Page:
India's COVID-19 deaths rose by more than 4,000 for a second consecutive day on Sunday as calls for a nationwide lockdown to curb the spread of the virus mounted [File: Adnan Abidi/Reuters] (Reuters)
New Delhi, May 9 (RHC)-- COVID-19 deaths in India could potentially reach a “staggering” one million by August 1 this year, an editorial published in medical journal the Lancet said citing an estimate by the Institute for Health Metrics and Evaluation – an independent global health research centre of the University of Washington.
“The Institute for Health Metrics and Evaluation estimates that India will see a staggering 1 million deaths from COVID-19 by August 1st. If that outcome were to happen, [Prime Minister Narendra] Modi’s government would be responsible for presiding over a self-inflicted national catastrophe,” it said.
India’s health ministry reported on Sunday 4,092 fatalities over the past 24 hours, taking the overall death toll to 242,362. New cases rose by 403,738, just shy of the record and increasing the total since the start of the pandemic to 22.3 million. India has seen 10 million cases in the last four months.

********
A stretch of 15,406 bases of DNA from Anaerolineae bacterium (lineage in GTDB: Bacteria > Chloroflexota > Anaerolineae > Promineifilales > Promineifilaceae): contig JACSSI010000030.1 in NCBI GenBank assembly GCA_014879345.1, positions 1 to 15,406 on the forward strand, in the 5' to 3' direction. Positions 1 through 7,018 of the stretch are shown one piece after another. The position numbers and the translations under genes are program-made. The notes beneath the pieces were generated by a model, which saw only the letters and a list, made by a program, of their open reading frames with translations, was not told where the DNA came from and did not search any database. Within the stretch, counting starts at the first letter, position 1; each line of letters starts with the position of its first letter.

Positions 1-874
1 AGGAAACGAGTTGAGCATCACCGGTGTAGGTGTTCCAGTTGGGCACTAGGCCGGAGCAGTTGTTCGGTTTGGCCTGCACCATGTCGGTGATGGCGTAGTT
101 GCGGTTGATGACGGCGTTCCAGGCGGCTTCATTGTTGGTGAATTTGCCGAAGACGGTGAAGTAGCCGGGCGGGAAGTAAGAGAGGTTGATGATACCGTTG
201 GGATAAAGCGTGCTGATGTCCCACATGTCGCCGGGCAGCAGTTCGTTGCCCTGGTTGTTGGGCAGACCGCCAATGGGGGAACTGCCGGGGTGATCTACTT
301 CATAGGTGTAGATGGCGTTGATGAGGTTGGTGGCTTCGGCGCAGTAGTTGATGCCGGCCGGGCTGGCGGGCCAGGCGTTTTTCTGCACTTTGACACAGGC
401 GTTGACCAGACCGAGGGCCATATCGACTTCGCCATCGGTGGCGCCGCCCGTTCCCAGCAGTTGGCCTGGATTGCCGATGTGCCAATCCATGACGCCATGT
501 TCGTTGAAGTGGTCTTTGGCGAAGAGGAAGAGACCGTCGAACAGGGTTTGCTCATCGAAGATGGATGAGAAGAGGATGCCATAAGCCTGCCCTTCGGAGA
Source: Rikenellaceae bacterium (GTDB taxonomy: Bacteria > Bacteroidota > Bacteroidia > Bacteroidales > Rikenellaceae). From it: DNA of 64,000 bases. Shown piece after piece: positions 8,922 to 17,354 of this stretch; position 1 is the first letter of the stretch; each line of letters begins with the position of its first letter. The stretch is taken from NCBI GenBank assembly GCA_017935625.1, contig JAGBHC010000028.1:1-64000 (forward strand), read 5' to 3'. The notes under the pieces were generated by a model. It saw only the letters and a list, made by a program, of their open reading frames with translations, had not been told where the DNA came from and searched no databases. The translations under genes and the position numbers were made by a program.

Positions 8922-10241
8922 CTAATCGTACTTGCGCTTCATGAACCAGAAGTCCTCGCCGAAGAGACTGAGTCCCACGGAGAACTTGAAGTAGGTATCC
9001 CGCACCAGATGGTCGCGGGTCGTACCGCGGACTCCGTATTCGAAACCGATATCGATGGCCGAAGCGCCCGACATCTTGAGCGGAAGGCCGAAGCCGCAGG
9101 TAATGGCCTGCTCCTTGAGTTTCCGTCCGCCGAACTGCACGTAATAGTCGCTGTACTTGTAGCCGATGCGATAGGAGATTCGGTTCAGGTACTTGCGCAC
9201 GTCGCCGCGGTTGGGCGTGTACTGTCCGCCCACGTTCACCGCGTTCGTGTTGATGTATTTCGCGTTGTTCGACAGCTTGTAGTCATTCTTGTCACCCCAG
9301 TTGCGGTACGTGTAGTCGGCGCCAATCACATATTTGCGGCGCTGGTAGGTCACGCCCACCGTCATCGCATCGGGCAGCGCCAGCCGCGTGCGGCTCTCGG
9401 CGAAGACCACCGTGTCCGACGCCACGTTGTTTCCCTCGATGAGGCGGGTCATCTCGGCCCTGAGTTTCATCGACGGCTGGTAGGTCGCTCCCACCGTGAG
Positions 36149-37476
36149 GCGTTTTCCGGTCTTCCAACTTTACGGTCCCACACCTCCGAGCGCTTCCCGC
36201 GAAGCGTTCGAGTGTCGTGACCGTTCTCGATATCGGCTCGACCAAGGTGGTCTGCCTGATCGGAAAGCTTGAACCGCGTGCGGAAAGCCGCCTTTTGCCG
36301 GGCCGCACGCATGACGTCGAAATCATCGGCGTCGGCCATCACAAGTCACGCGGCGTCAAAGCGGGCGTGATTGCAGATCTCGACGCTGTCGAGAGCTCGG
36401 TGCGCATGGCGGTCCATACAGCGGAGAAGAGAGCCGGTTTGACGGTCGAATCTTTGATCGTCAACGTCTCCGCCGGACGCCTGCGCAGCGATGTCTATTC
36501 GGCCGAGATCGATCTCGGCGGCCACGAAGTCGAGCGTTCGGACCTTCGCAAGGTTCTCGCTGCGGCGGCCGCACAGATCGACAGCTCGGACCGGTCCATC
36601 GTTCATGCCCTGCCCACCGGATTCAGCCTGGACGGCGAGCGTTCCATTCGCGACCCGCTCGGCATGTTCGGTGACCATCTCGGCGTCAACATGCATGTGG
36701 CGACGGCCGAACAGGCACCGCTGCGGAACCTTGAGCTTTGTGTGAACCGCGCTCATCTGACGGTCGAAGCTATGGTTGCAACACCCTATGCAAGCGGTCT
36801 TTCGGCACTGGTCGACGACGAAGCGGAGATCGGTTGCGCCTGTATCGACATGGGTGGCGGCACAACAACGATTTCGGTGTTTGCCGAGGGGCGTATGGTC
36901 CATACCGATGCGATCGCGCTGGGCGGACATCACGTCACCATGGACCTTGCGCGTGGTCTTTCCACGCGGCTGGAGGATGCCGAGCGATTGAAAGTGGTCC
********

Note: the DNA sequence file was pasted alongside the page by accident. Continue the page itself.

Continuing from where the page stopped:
New Delhi has struggled to contain the outbreak, which has overwhelmed its healthcare system, and many experts suspect the official death and case numbers are a gross underestimate.
Earlier this month, Reuters reported that a forum of scientific advisers set up by the government had warned Indian officials in early March of a new and more contagious variant of the coronavirus taking hold in the country. Four of the scientists told Reuters that the federal government did not seek to impose major restrictions to stop the spread of the virus despite their warnings.
The government allowed Hindu religious festivals participated in by millions while Prime Minister Modi, leader of the ruling Bharatiya Janata Party (BJP) and opposition politicians held political rallies for regional elections. These events, experts said, turned out to be “super-spreaders.”
The editorial called on the Indian government to adopt a “two-pronged” strategy to fight against the epidemic by speeding up nationwide vaccination and reducing transmission of the deadly virus. “The success of that effort will depend on the government owning up to its mistakes, providing responsible leadership and transparency, and implementing a public health response that has science at its heart."